It’s one of the toughest events on the programme, but asked why people swim the 400IM, Max Litchfield laughs but can’t come up with an answer “I don’t know really, it’s just what I’m good at!” But he does acknowledge the wider appeal. “It’s one of those races that’s always interesting to watch from a spectator point of view. It’s always interesting to be in the race and to see the changes as it’s being played out”
Litchfield, who trains under Russ Barber at City of Sheffield, will see how it pans out on August 6th, the first day of competition in the Olympic pool, having secured his place in the event with a win at Britain’s Olympic trials back in March. To many observers, who had their eyes on a battle between defending British champions Roberto Pavoni and 2014 Commonwealth Champion Dan Wallace for the Olympic spots, it may have come as a surprise, but perhaps predictably, Litchfield doesn’t see it that way.
“I’ve been swimming quite well for the last couple of years since I moved to Sheffield so I knew I could put that swim together” he says. “It was just a matter of getting everything right on the day and kind of putting it in place. So I was probably not surprised, but of course very happy, to make the team”
The swim he put together was enough to get him under the automatic qualifying time, his 4:12.05 victory representing almost a three second improvement on his lifetime best from 2014’s European championships. “It was a big drop but I went 4.14 high in Berlin, at the Europeans two years ago now, and that was kind of a big drop, but I’d not made an improvement last year because I had an unfortunate DQ in the world championship trials and then didn’t manage move it on at World Uni Games” he explains. “I’d been putting in good heat swims and then I hadn’t been able to put a big drop down for the finals, and that’s what I did well in Glasgow I think. I put a decent heat swim together and made it back, and it was just about putting everything right in that final and that’s when it came together really.”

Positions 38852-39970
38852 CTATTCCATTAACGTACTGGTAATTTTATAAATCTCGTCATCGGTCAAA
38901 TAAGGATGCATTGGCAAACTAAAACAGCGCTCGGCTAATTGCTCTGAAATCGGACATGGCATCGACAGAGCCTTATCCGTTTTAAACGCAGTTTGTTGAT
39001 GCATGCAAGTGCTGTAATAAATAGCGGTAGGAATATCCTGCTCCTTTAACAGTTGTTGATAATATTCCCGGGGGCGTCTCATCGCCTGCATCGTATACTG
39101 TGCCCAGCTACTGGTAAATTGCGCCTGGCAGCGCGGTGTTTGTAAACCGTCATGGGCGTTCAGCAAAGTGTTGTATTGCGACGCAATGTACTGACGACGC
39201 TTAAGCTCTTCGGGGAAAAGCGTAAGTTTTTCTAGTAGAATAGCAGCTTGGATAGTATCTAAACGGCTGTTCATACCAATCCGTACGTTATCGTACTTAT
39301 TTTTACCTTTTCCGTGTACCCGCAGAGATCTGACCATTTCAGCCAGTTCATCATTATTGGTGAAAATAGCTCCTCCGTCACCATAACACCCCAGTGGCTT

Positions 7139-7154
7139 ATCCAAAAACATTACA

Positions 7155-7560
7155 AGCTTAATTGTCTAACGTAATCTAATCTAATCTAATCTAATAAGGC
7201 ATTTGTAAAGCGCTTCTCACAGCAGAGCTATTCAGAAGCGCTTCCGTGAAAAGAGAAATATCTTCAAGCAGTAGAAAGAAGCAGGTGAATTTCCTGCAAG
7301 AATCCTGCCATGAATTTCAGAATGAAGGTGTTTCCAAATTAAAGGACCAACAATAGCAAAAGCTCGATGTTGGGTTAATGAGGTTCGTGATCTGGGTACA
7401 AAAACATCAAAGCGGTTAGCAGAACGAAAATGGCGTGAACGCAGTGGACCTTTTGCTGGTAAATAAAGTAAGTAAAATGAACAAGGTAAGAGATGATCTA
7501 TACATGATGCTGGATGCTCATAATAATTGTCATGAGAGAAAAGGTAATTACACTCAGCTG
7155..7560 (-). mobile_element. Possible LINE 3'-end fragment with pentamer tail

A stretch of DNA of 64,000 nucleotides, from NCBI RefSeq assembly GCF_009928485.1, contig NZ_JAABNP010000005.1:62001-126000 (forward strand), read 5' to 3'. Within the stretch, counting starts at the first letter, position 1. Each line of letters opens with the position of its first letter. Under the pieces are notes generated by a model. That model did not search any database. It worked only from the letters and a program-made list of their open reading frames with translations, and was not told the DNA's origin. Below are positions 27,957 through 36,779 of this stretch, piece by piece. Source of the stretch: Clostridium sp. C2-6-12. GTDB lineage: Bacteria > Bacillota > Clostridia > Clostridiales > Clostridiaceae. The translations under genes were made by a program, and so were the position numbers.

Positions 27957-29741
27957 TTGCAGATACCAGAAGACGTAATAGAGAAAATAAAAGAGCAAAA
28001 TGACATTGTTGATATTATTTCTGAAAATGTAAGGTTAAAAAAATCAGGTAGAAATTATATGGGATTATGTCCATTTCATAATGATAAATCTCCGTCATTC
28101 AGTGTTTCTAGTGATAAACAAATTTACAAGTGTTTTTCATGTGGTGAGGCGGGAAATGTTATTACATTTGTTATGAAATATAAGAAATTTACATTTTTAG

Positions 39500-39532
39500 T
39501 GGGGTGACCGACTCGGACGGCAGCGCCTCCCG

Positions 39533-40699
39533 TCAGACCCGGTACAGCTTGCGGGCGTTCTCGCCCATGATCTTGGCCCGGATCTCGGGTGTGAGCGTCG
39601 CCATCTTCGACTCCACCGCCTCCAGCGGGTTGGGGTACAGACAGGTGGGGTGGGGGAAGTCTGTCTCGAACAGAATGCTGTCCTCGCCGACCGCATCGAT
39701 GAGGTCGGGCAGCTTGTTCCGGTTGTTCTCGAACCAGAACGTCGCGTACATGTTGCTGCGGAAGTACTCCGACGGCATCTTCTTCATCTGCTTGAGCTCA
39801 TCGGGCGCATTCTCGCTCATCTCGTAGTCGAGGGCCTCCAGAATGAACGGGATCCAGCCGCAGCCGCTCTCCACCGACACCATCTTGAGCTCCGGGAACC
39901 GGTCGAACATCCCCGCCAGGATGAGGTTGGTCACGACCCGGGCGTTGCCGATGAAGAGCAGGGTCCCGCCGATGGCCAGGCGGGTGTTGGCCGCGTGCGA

It will all need to come together in Rio in an event that will be fiercely competitive, but Litchfield is adamant that he can mix it on the global stage. “I think if I can get somewhere near a season’s best time in the heats, sort of 4:11-4:12ish, I think that’s going to be near the final, but it’s not a matter of making the final, it’s a matter of trying to make the final and then push on for medals. It’s going to take me another big drop to get a medal but hopefully I can put that swim together with the improvements I’ve made recently and hopefully get in with the medals.”
What might those improvements consist of? A recent change to spend more time reviewing his races has been a contributor to date and could help more on the way into the Games. “I’m not going to lie, a few years back I probably didn’t watch them at all, but since I’ve been involved with the British team, I’ve had more opportunity to watch the videos. It’s been something I’ve loved to do; you just kind of finish the race and then instead of going off what the coach says or what you thought happened, you can actually see what’s gone on and you can look at how you can improve and move forward.”
His turns remain something that video analysis is helping him with. “It’s finishing off the little bits I need to put right, I’ve done a lot of work recently from trials on my turn skills and things like that; that was one thing that was highlighted from trials. I think I lost a couple of seconds on one turn to the best in the world! That was something that we really needed to put right.” Not that changing such ingrained skills comes easily.
“I’ve done that sort of turn for years, for my whole life. And when I actually look at the video and analyse it, I see how I’m doing a certain thing and I’m like, that’s not what I’m doing, that’s wrong, you’ve tampered with the video! But your brain learns what you think you’re doing and with the amount of times you do it just becomes an automatic thing. We look at the videos and we’ll go back and we’ll write down the specific points that we need to work on and then it’s just a matter of focusing every day and making sure that every turn you do is that way and then your brain will learn that is normal and it becomes something that will just be automatic when you get to race mode.”
Doing things automatically is a skill that’s vital in the maelstrom of Olympic competition, but Litchfield maintains he won’t get overawed by that environment. “I try to keep myself level headed and try to keep on the down low and just kind of get on with what I need to get on with really. And as I say, hit the skills properly and hit everything that I need to do and I can do and try to forget about what everyone else is doing.” Hopefully what he’ll be doing is swimming into the 400IM final in Rio.